During the final awards ceremony, our team was the recipient of the Gracious Professionalism Award! Here is what the judges had to say about our team:

The Gracious Professionalism Award, sponsored by Johnson & Johnson, recognizes outstanding sportsmanship and continuous Gracious Professionalism in the heat of a competition, both on and off the field. To win, a team must exemplify the principles of FIRST–fairness, humility, sharing, and perceiving–with a winning attitude.

They spread the mission of FIRST near and far, sharing their excitement for robotics with elementary schools and rookie teams alike. This team has raided their community with excitement. Congratulations to Team 25, Raider Robotix, from North Brunswick, NJ!”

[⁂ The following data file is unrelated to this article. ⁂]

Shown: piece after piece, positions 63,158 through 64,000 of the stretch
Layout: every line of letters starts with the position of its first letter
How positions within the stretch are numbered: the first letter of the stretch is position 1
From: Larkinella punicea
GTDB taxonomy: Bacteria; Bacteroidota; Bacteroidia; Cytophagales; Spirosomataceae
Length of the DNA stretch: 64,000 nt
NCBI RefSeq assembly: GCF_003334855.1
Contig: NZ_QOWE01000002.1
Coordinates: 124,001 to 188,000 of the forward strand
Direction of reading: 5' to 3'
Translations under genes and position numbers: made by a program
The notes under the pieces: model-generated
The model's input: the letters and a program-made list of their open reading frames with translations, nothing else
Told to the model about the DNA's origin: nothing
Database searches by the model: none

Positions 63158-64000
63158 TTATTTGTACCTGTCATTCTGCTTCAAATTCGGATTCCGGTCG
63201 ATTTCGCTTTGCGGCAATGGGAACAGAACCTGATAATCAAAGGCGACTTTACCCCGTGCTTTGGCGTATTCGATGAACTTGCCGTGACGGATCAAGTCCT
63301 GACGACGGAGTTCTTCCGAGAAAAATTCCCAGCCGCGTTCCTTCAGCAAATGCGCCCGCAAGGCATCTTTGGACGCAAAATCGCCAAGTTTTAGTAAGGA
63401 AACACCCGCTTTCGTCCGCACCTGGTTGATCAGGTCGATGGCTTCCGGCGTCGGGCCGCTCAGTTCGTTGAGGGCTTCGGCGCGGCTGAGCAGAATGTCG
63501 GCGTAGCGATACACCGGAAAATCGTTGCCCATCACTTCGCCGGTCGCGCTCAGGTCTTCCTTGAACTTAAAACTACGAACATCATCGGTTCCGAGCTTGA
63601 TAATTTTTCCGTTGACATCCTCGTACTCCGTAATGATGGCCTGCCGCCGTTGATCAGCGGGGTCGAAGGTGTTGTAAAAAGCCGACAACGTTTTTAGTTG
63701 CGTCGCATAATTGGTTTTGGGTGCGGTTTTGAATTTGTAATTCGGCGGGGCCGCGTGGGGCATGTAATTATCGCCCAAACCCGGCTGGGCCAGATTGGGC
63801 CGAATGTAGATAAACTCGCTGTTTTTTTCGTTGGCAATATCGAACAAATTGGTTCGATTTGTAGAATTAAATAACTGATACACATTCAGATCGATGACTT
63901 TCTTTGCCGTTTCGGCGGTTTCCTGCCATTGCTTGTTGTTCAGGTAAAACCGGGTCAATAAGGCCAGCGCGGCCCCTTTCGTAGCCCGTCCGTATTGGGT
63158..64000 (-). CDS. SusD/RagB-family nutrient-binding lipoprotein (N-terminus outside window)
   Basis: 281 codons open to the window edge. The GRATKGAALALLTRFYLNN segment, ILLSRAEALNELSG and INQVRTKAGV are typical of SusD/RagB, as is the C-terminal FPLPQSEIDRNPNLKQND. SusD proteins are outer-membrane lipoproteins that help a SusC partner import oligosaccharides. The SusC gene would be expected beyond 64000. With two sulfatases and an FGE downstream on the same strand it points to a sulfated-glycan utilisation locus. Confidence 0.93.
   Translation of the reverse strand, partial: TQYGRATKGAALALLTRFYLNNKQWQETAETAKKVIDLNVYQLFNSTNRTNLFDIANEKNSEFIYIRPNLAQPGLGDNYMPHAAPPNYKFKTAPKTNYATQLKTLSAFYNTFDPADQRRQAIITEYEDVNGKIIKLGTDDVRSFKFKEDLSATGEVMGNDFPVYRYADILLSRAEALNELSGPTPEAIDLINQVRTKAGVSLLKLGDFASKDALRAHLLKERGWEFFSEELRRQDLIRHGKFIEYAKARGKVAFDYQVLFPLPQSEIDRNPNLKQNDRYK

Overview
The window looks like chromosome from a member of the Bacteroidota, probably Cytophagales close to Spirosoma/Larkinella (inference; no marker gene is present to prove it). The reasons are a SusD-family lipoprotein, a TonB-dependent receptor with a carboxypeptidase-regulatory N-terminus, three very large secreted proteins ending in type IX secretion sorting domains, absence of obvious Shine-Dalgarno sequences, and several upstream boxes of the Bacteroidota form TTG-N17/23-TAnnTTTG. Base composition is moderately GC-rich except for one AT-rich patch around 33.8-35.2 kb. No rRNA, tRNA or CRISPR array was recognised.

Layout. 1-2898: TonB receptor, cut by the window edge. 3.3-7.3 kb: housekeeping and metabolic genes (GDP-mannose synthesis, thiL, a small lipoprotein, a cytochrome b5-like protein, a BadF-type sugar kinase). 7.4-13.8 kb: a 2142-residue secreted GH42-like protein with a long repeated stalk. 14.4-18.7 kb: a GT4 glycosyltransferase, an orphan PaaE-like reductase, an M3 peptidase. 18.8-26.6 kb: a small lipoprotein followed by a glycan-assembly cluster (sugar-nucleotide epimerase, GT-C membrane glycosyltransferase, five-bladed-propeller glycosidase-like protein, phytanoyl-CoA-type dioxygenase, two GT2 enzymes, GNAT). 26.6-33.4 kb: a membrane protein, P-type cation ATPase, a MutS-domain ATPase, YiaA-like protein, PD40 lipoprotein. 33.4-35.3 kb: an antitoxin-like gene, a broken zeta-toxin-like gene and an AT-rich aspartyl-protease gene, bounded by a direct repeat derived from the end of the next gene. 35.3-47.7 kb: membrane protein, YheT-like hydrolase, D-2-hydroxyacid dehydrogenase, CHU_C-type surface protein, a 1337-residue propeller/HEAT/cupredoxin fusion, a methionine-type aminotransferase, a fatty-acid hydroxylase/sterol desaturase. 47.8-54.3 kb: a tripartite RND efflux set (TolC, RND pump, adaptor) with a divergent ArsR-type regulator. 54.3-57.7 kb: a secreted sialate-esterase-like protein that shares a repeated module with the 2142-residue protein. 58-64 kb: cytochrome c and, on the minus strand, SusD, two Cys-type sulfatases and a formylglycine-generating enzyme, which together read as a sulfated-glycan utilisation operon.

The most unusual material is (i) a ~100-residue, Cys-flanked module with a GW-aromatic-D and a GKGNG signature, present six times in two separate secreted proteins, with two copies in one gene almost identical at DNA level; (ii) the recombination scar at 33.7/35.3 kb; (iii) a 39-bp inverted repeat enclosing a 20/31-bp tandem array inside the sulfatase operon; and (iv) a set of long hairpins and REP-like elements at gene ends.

2016 HH GP AwardOverall, our team had an extremely strong showing at our first competition of the season. We hit the ground running and were able to iron out several pesky issues that should not return for the rest of the season. We achieved many #1’s, including:

  • Setting a world record for the number of ranking points (38) earned in qualification matches at a district event
  • Having the highest Offensive Power Ranking at the competition (42.36)
  • Being the only team at the event to score boulders in autonomous mode during qualification matches
  • Having the only 3 tower captures during the qualification rounds (plus one more in the playoffs, accounting for 50% of all captures at the event).

FRC Top 25 #10

Many members of the FIRST community noticed Evil Machine 14’s outstanding performance and voted for us in the FIRST Updates Now (FUN) FRC Top 25 web show. Between the FRC experts who ranked us 9th and the community who voted us 12th, our team was announced as the 10th overall best robot out of all the teams who played during the first week of competitions!